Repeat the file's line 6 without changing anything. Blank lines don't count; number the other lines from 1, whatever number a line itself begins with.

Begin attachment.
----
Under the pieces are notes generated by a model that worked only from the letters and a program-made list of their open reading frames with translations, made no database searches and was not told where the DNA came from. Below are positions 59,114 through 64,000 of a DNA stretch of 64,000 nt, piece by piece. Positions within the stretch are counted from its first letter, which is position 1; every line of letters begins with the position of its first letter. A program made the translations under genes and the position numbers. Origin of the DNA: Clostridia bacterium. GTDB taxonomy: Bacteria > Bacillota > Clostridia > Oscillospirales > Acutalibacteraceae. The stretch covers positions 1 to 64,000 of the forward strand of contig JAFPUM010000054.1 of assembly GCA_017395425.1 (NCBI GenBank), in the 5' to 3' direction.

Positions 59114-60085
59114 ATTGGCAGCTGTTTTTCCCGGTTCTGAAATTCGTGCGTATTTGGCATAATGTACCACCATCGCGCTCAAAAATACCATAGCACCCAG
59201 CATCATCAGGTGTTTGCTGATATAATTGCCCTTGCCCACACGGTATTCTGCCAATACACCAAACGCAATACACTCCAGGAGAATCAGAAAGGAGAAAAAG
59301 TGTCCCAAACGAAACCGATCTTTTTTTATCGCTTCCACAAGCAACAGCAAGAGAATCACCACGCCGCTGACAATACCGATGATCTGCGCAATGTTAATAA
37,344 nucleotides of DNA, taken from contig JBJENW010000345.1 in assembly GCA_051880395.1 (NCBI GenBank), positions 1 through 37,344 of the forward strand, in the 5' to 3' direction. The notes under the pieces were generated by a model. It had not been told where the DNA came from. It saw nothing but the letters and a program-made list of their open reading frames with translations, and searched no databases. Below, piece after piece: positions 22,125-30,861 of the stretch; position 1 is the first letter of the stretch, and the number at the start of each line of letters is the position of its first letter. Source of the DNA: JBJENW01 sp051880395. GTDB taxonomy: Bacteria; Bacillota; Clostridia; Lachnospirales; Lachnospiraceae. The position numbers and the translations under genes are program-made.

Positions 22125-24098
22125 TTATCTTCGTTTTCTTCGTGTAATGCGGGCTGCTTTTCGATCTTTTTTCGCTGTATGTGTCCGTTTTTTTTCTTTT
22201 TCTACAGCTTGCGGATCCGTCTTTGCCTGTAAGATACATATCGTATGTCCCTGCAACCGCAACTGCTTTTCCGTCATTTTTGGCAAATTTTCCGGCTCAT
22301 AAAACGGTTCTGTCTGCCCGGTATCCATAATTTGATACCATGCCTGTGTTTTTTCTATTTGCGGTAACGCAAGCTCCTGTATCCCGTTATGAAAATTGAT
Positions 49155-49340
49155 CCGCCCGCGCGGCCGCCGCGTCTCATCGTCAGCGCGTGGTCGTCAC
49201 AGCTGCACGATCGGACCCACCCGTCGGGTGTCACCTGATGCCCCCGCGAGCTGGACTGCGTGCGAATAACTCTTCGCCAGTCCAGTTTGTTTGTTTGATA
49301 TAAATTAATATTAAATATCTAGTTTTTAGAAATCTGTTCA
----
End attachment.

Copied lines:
37,344 nucleotides of DNA, taken from contig JBJENW010000345.1 in assembly GCA_051880395.1 (NCBI GenBank), positions 1 through 37,344 of the forward strand, in the 5' to 3' direction. The notes under the pieces were generated by a model. It had not been told where the DNA came from. It saw nothing but the letters and a program-made list of their open reading frames with translations, and searched no databases. Below, piece after piece: positions 22,125-30,861 of the stretch; position 1 is the first letter of the stretch, and the number at the start of each line of letters is the position of its first letter. Source of the DNA: JBJENW01 sp051880395. GTDB taxonomy: Bacteria; Bacillota; Clostridia; Lachnospirales; Lachnospiraceae. The position numbers and the translations under genes are program-made.